Now Released, DiMasi Talks About 'Inhumane' Treatment In Prison

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Debbie and Sal DiMasi at WBUR (Robin Lubbock/WBUR)
Debbie and Sal DiMasi at WBUR (Robin Lubbock/WBUR)

Former Massachusetts House Speaker Sal DiMasi says his time in prison has turned him into an advocate for those behind bars — especially those who are sick.

In 2011, DiMasi was convicted of corruption charges and sentenced to eight years in federal prison. After a cancer diagnosis, he was granted "compassionate" early release in 2016.

DiMasi knows he's fortunate — it's estimated that less than 10 percent of those who request compassionate release, or medical parole, are actually set free. He largely credits his wife, Debbie DiMasi, who is now working with him to speak out against what they say is the mistreatment of those who are incarcerated.

In a statement, the Federal Bureau of Prisons (BOP) says it provides medical services to all inmates in a manner consistent with accepted community standards for a correctional environment.

Sal and Debbie DiMasi spoke about their prison experience with WBUR.

Interview Highlights

On his cancer diagnosis while in prison:

Sal DiMasi: Well, I arrived in Lexington, Kentucky, on Nov. 30 in 2011, and within three or four weeks, I noticed a lump in my neck that was growing, and they diagnosed it as fourth stage cancer.

Debbie DiMasi: I was petrified for him. I had seen the kind of care that he — or lack thereof, quite frankly.

SD: You don't get good treatment in the Federal Bureau of Prisons.

On trying to complain to the prison medical officials:

DD: No one would answer my phone calls.

SD: I would constantly ask them about my care and what the plan was. I would constantly ask them why — you know, here I am, I've got pneumonia and I'm weak, and I'm going through chemo and radiation. A matter of fact, I got pneumonia three times. At just at that point in time, I thought this was the end for me because in the unit I was in there was about 200 cancer patients and somebody died every other day. They were dropping in the hallways, they were dying in their beds. They were — it was just disgusting the way they were ignored. I didn't understand where I was, I didn't understand what country I was in. I didn't understand how you could be so cruel — cruel and inhumane treatment. I had to get up every day and I had to say, "One day at a time. Just get through this one day. Just fight this for one more day and you'll survive." It was a fight for my life. It was the scariest fight I've ever been in.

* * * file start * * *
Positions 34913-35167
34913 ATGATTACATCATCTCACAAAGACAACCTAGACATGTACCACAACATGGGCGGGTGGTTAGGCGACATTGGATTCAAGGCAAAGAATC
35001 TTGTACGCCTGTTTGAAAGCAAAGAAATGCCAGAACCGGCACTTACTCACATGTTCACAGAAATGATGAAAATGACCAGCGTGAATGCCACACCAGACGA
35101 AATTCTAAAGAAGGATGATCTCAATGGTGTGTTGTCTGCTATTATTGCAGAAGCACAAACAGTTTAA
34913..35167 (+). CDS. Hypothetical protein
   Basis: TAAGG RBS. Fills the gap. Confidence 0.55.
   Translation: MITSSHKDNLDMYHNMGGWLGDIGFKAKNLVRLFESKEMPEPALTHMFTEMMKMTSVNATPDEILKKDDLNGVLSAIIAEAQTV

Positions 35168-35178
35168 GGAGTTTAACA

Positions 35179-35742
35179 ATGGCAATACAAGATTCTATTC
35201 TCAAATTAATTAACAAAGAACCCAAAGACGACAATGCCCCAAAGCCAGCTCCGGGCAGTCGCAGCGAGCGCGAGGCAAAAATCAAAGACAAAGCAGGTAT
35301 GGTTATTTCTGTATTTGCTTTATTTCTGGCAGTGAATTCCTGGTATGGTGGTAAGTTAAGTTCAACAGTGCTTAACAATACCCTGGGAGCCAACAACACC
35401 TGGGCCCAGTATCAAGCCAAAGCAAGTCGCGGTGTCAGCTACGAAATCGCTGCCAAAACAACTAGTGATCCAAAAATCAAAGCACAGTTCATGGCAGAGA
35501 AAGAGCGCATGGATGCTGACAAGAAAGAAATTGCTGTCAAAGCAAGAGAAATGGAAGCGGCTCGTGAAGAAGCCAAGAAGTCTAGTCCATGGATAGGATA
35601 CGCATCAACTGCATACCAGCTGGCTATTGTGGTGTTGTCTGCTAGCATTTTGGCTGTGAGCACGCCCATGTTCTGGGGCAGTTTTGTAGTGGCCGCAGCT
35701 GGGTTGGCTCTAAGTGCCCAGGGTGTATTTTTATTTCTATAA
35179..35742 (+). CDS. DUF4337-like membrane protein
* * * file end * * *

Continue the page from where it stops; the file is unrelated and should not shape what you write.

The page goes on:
DD: It was incredibly difficult. I would try and stay positive for him, but I was livid.

On being former House speaker and being granted compassionate release:

SD: Well, what I would say is basically what I received was deserving under the rules, the regulation, and under the laws.

The problem is that when you try to get the BOP or the Justice Department to process for other people — which I did, I helped them write their requests. It's disgusting the way they refused them on such flimsy things and they try to obfuscate the whole process. When I got compassionate release, you'd think some of the other ones would say, "Well, I didn't get it because you were... " Many of them said, "I'm glad you did, because you have a voice. Don't forget us."

On his incarceration:

SD: Well, I tried to put all of that behind me because I've gone through all of this. And I can speak in generalities, and the generality is that I believe that the criminal justice system is broken because we have mass incarceration now. If you think my case was an extraordinary case of where you should be sending people to prison for that long a period of time — there were dozens and dozens and dozens, hundreds, thousands of cases worse than my case.

On his recent visit to the State House and his legacy:

SD: I was anxious a little going back. It was such a long time. I did an awful lot of work over the years. And basically, I don't think it's been forgotten because, you know, my saying was that, you know, "You could try and taint the good-deed doer, but you can't taint the good deed, and the good deeds will always survive." And that will be my legacy. But my legacy's not over. I think I can help these people that are suffering in prison, and we can have more compassionate release, that we can have more compassion in the system. So I can still be productive I think.

With digital production by WBUR's Dianna Bell

This segment aired on December 17, 2018.


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Deborah Becker Host/Reporter
Deborah Becker is a senior correspondent and host at WBUR. Her reporting focuses on mental health, criminal justice and education.



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